Singapore - Sometime in September last year, Seagate
approached a small U.S. company with a proposal to buy the company's storage technology. The company refused.
When Seagate returned again later that year, it was to buy the company over.
With the acquisition complete, the storage company - Xiotech, grew from a mere 65 employees to over 250 in less than a year; and with recent Asian hires, it is poised to aggressively enter the Asia-Pacific market.
The directive from Seagate is, after all, for Xiotech to grow as fast and as aggressively as it could.
A relative newcomer to the storage scene (Xiotech shipped its first storage unit in April of 1998), Xiotech may not occupy a leading position in the industry as do EMC or IBM. But with what
it believes to be a potent storage architecture and killer application, the company may just have what is needed
to resolve some of the challenges in the industry, and perhaps even revolutionize how storage is done.
There was a time when the pressing challenge of a storage solution was to be able to do all the back up's and
copies without having to schedule any down time.
The challenge is still there, and storage solution providers each negotiate the problem in their own way with
varying degrees of success.
However, an even greater challenge may now face the storage sector, and that is, the amount of data required
to be stored is set to explode more than exponentially over the next few years.
Depending on which report you read, capacity requirement is set to grow between 75% to 1000% per year through
to the year 2003.
Some of that growth is reflected in enterprises' spending on storage solutions.
An IDC research indicates that more companies nowadays spend more on storage than on servers. The trend is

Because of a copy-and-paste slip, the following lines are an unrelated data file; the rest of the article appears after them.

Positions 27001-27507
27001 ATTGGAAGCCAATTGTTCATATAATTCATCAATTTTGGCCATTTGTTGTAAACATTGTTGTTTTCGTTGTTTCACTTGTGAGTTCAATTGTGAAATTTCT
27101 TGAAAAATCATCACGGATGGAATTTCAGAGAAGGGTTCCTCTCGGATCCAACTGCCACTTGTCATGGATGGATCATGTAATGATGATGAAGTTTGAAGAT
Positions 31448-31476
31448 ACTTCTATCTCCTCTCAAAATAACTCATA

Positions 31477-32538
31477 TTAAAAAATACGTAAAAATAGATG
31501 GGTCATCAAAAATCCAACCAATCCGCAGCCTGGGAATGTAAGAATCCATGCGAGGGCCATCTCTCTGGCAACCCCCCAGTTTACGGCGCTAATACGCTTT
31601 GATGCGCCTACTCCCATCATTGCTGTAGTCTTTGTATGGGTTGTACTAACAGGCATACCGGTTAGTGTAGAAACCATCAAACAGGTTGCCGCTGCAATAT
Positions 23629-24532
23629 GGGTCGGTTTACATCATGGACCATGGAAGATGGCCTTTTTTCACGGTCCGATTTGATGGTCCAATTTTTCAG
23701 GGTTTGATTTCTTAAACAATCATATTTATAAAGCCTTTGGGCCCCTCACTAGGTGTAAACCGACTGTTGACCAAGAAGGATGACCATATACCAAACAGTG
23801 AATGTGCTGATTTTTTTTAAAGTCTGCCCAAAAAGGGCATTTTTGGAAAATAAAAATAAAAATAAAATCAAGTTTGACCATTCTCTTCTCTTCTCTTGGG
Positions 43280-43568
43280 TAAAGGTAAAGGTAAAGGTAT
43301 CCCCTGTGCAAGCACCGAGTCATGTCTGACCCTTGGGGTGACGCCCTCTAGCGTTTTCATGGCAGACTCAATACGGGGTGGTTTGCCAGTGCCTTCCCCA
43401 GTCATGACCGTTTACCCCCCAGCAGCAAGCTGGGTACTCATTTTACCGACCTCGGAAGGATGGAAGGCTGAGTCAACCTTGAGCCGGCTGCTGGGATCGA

expected to continue till spending on storage takes up to about 75% of an organization's total IT needs.
Companies handling gigabytes of data today may well find themselves on top of terabytes of information a few
years down the road.
"Obviously, what you need," said Richard Blascheke, Xiotech's executive vice president of marketing,
"is a storage solution with infinite scalability."
Add this explosion of storage to the task of maintaining 24x7 uptime and you have a gargantuan task on your
And not many qualified people are on hand to solve that problem for you either. Every study and report in the
past has indicated a shortage of trained IT personnel to handle the needs of the digital economy even as it is.
What is required is clear. Storage solutions need to be simpler, more efficient and infinitely more scalable.
According to Blashcheke, no less than a shift in paradigm regarding how storage is managed will be needed to
face up to the demands of the storage explosion.
"We cannot afford to take the same paradigm that we have been living with for the last fifteen years,"
observed Blashcheke. "It's got to change."
Storage expansion has always been handled in a pretty straight forward way. You buy the additional capacity,
the hardware, the software, and when the capacity becomes too large, hire another administrator to oversee the
The game plan ends up building massive storage systems whose environments are complicated by data coming in